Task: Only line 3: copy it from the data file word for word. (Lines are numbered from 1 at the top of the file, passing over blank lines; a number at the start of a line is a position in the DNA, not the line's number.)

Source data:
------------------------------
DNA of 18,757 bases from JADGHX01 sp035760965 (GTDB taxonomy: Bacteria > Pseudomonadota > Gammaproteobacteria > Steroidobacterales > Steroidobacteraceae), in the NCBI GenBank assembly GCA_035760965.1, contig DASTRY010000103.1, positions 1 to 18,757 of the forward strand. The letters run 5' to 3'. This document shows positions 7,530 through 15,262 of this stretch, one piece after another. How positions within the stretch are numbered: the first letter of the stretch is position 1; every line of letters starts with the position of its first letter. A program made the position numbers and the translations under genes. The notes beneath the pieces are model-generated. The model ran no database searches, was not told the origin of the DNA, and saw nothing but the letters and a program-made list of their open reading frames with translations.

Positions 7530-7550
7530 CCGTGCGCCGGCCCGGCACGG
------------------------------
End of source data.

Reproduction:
7530 CCGTGCGCCGGCCCGGCACGG